Divorcing couples tend to think of “alimony” as monthly payments made in the form of cash to one spouse or the other, usually for a finite period of time that terminates by a certain date or in the event of remarriage. For the most part, this is exactly true.
However, the Georgia Supreme Court recently handed down a ruling in White v. Howard indicating that other assets (namely, a life insurance policy) could potentially be considered alimony for purposes of divorce. Brooklyn alimony attorneys recognize that this could make certain elements of divorce a bit messier for family courts seeking to ensure both sides are treated fairly.
This case involved a pair married for 35 years at the time of their separation. In the final divorce decree, the court indicated that neither party would be entitled to alimony, but did order the following:
- That the husband obtain a life insurance policy worth $100,000 that named the wife as the beneficiary and maintain that policy for 12 years.
- That the wife was to receive half of the husband’s pension.
- That the husband was supposed to make partial payments on the mortgage of the home in the wife’s name until such time that the property was sold.
The court specifically stated in its order that these items were to be considered matters of equitable distribution of property – and not alimony. That order was issued in 2007.
Four years later, the wife remarried. Shortly thereafter, the husband filed a pro se motion (meaning without an attorney) seeking to terminate all three of these benefits, arguing they were a form of alimony that should be terminated when she remarried.
The wife responded with a motion to dismiss and a request for attorney’s fees. The husband retained an attorney and subsequently filed a motion to modify alimony. A trial court held a hearing and issued a ruling in favor of the wife, dismissing all claims and granting attorneys fees. The court cited the earlier specification that these elements were not alimony, but part of equitable distribution of marital property.
The husband did not fight back on the issue of the ongoing mortgage payments or pension, but he did appeal the decision as it related to the life insurance policy. He insisted this was a form of alimony.
The state supreme court ultimately agreed with him.
The court first explored the definition of periodic alimony, which is when maintenance payments are slated for an indefinite period of time, making the total amount indefinite as well. The court indicated that such orders could be modified if the financial circumstances of either party changed substantially. By contrast, with equitable distribution of assets, the assets in question are fixed, and the trial court doesn’t have the authority to modify a final order on these matters, regardless of a change in circumstance. Also, lump sum alimony payments (those wherein the spouse receives a set amount of maintenance to be paid at one time) cannot be modified.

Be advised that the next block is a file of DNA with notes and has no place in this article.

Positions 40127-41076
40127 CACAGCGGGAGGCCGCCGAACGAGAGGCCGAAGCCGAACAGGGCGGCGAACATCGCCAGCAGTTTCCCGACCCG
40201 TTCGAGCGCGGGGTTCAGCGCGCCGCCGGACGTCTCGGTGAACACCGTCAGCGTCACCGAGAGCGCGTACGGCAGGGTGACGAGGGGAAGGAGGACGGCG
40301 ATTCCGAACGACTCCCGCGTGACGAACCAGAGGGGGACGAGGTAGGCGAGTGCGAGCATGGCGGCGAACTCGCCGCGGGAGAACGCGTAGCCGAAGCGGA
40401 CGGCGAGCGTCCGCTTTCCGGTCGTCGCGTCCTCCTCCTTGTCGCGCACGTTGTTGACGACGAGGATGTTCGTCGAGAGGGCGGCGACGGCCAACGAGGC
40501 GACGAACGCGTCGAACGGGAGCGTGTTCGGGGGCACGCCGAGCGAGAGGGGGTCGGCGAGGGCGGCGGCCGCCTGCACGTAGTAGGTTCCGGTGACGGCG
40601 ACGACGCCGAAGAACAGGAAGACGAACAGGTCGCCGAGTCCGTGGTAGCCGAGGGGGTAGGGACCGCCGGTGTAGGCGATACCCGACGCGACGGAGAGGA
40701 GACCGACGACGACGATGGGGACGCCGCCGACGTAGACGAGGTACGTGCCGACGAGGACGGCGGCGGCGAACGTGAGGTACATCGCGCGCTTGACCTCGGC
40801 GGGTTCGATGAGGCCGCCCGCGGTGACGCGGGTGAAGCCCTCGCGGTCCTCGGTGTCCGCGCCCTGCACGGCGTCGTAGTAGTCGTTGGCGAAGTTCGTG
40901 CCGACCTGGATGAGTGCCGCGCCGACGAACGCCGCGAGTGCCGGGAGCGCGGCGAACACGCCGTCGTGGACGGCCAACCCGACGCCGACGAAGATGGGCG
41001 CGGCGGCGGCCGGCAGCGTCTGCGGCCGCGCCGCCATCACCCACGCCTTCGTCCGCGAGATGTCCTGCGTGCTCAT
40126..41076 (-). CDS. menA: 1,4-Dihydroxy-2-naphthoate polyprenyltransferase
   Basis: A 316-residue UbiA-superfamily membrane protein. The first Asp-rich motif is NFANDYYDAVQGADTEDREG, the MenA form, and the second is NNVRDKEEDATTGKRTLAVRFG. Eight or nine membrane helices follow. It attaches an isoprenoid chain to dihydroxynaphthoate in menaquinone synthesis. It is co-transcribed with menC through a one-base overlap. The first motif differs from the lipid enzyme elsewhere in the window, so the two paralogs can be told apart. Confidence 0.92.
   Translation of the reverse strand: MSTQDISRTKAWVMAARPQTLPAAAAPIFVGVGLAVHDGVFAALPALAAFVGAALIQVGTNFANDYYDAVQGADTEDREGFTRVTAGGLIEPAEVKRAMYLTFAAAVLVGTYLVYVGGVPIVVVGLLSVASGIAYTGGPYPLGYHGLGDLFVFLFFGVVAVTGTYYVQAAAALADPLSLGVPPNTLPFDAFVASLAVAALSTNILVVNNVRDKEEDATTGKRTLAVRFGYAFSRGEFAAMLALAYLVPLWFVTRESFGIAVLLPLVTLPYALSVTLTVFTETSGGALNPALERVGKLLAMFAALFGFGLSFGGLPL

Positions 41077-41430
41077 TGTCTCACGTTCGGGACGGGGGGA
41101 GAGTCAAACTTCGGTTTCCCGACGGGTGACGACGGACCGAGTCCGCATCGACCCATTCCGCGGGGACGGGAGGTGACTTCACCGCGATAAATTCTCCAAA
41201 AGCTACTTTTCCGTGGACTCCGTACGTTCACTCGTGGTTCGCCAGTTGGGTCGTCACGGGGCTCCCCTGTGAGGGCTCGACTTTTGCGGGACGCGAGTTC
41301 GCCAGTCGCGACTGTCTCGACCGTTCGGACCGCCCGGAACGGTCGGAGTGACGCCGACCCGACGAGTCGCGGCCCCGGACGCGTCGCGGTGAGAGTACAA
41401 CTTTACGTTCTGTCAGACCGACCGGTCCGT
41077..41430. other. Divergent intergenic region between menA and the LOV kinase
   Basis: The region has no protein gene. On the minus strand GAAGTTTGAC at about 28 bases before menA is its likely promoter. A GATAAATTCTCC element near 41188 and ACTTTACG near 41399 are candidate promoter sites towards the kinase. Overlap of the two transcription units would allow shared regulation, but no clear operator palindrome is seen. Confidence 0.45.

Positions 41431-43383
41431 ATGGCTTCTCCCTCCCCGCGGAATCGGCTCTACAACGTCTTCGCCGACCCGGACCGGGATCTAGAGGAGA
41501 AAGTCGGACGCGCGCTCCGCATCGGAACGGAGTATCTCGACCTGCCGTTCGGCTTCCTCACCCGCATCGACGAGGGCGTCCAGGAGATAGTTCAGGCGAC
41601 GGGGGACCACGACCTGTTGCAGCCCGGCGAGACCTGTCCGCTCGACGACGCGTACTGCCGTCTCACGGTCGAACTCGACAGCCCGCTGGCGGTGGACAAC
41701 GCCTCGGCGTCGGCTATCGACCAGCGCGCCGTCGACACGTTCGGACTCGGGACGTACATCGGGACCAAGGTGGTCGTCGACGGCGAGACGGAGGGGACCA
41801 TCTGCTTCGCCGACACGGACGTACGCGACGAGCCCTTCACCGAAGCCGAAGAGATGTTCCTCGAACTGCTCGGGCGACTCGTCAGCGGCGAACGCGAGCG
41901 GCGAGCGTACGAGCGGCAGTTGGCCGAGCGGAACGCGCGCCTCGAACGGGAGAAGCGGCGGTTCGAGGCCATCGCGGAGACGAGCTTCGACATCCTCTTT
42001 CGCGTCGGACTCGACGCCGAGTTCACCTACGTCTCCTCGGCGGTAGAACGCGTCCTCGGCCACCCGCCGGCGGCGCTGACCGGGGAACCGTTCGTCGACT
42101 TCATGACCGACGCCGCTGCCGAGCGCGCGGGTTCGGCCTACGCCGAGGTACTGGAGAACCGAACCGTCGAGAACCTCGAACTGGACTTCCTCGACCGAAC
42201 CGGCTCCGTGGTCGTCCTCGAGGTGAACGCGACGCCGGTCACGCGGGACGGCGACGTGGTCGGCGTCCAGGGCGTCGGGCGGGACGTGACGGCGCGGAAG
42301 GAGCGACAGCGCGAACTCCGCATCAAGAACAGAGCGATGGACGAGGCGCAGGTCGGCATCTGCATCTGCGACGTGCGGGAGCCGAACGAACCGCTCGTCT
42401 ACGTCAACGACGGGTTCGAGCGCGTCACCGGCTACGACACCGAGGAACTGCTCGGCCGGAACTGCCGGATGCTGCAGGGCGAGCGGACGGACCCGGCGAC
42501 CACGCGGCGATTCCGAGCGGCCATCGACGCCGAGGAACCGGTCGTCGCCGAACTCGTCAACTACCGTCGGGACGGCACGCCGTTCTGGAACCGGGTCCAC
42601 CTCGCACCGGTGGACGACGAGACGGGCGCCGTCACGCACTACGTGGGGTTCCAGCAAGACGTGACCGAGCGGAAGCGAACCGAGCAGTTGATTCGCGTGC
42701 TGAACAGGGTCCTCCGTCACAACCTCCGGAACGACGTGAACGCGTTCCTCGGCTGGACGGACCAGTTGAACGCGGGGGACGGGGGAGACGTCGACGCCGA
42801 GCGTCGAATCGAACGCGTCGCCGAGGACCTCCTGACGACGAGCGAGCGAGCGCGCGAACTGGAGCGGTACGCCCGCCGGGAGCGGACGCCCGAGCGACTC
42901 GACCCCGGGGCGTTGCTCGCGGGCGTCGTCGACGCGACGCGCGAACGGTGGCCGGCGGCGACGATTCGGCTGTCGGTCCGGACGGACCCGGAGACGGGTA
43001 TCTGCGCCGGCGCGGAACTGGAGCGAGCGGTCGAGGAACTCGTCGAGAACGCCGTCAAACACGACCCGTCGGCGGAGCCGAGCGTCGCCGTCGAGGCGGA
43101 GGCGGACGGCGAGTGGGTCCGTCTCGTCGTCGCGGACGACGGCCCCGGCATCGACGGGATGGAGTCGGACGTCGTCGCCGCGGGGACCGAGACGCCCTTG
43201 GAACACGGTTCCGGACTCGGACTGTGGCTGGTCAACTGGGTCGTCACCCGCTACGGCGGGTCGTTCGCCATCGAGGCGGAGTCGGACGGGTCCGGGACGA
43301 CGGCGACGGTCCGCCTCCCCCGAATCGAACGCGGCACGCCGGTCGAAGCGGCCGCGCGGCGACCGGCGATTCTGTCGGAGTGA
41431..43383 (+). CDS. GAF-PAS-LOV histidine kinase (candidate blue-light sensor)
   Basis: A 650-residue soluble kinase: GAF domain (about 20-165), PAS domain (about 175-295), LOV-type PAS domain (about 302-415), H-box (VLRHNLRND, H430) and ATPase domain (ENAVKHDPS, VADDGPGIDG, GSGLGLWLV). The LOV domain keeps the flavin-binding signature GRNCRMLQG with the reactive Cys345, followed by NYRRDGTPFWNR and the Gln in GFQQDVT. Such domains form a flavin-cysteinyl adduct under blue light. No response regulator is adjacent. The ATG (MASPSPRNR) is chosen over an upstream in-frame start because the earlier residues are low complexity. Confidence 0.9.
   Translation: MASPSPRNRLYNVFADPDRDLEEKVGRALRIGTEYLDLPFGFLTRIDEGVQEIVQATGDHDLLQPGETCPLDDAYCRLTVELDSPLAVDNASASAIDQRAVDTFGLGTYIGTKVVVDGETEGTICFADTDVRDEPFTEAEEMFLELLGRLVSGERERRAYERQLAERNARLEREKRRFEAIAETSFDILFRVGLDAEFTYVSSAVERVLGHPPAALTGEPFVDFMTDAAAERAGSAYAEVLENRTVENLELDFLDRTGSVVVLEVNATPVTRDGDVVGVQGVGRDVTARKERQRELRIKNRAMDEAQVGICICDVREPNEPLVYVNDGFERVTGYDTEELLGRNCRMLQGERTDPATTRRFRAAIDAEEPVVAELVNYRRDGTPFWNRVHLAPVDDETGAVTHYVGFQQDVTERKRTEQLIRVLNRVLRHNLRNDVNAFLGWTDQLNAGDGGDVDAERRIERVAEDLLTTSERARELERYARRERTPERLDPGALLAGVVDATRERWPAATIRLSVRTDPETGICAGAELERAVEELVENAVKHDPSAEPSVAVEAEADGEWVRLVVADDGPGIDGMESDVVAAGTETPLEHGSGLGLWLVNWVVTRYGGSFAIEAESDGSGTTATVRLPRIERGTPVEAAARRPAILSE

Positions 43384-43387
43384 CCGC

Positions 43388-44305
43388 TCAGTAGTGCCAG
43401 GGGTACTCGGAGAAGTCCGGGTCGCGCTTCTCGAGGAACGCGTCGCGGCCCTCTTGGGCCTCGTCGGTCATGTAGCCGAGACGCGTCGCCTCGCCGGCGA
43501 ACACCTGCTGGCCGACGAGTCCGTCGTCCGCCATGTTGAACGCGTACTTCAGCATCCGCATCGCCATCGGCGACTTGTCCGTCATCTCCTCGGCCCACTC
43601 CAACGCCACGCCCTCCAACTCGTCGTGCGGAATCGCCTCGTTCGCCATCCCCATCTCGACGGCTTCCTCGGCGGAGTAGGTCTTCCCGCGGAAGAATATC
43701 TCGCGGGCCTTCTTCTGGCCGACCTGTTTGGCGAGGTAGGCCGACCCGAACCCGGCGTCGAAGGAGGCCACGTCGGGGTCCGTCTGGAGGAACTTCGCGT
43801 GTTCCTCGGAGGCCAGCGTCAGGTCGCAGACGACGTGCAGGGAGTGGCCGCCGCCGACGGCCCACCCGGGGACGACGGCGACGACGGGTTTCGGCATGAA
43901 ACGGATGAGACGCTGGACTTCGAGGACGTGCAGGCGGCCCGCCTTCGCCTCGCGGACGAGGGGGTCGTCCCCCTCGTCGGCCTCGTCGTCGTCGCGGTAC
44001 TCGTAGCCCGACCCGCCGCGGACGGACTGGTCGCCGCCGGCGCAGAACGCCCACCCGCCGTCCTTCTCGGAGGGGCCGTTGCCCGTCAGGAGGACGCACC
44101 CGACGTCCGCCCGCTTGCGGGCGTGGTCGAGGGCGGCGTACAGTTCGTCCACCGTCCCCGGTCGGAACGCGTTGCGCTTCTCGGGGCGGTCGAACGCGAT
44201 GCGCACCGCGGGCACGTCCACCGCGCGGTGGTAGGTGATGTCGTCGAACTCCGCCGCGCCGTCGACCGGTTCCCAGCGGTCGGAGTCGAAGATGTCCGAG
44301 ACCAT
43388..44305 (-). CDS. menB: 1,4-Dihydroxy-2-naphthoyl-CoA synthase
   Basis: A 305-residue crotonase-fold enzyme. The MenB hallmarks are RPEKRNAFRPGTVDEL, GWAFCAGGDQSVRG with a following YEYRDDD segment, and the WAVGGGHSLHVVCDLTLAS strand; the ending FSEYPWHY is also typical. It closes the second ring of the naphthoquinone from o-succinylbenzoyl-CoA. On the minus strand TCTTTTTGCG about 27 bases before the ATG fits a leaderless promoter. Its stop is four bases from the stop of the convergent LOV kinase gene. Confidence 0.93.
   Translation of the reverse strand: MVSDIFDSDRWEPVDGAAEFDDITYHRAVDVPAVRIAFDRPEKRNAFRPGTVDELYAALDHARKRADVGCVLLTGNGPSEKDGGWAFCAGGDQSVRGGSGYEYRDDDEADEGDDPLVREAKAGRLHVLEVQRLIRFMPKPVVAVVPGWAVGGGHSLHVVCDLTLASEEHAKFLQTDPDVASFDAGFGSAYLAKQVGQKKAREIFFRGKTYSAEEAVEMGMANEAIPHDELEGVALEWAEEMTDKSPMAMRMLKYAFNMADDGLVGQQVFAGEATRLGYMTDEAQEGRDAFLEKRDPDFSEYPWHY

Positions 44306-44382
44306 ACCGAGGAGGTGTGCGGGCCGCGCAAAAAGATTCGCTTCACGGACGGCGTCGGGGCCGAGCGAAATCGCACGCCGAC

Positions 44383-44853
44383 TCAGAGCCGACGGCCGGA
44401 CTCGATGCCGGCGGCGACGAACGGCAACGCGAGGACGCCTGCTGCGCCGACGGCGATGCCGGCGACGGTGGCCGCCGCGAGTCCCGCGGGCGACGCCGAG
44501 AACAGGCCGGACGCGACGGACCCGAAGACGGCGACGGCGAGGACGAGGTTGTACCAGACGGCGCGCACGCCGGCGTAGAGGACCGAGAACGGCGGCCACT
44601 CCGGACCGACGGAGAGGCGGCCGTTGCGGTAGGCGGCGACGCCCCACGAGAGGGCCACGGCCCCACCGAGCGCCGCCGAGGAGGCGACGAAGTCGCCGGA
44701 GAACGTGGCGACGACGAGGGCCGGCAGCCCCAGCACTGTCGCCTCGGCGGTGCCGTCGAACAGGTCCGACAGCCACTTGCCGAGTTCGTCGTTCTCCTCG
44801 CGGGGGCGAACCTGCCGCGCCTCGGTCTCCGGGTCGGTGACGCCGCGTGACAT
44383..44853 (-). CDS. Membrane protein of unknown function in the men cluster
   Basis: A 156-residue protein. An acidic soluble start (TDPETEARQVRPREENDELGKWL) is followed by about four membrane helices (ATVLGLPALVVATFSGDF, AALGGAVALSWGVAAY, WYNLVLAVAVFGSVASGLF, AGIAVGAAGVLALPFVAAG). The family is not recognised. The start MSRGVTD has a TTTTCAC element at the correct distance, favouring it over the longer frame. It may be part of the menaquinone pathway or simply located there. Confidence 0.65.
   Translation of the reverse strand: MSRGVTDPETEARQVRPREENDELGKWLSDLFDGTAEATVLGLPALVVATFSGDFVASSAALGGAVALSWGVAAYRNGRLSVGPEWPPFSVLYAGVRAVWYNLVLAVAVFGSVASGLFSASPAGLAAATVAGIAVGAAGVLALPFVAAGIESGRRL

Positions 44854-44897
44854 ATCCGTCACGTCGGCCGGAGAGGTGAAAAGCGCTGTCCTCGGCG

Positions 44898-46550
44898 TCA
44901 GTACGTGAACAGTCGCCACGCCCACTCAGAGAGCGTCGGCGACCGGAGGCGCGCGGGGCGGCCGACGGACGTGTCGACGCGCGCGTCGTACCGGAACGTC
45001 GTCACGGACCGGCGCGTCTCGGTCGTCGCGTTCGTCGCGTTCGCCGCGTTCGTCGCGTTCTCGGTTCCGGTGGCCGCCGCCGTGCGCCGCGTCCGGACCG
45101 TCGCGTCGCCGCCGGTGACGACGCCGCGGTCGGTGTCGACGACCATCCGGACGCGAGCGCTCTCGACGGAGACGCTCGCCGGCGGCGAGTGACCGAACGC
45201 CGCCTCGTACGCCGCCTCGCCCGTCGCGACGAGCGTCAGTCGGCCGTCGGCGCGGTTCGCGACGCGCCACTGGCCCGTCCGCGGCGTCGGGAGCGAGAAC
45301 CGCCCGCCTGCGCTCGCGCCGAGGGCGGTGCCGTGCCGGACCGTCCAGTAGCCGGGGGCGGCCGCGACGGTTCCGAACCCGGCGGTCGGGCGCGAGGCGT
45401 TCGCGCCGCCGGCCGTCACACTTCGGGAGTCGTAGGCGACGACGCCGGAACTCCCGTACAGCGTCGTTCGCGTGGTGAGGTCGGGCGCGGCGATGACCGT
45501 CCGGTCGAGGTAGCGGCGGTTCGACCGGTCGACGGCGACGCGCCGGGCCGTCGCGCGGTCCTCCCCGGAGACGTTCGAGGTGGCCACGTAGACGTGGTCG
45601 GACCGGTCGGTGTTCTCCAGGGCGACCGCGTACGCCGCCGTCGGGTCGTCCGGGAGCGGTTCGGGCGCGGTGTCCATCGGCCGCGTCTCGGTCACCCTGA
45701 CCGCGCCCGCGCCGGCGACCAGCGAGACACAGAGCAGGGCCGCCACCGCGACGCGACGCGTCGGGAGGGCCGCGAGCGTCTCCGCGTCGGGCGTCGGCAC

The wife argued in this case that the life insurance policy was a form of either lump sum alimony or equitable distribution, therefore not subject to modification.
The court disagreed with this because of the uncertainty that comes with a life insurance policy – specifically, the unknowable fact of how long the husband is going to live. That means it could be worth the 12 annual premiums he paid, or it could be worth $100,000, plus whatever premiums he paid up until the point he died. Because the value could not be determined, it was subject to modification.
Further, the court cited a previous case (Hawkins v. Hawkins) wherein the court had already established that the obligation to carry life insurance for the benefit of the other spouse is in fact a form of periodic alimony.
On these grounds, the supreme court reversed the trial court’s ruling on this matter and remanded for reconsideration, based on the wife’s remarriage.
If you are interested in alimony modification in Brooklyn, call our offices at (718) 864-2011.
White v. Howard, May 19, 2014, Georgia Supreme Court
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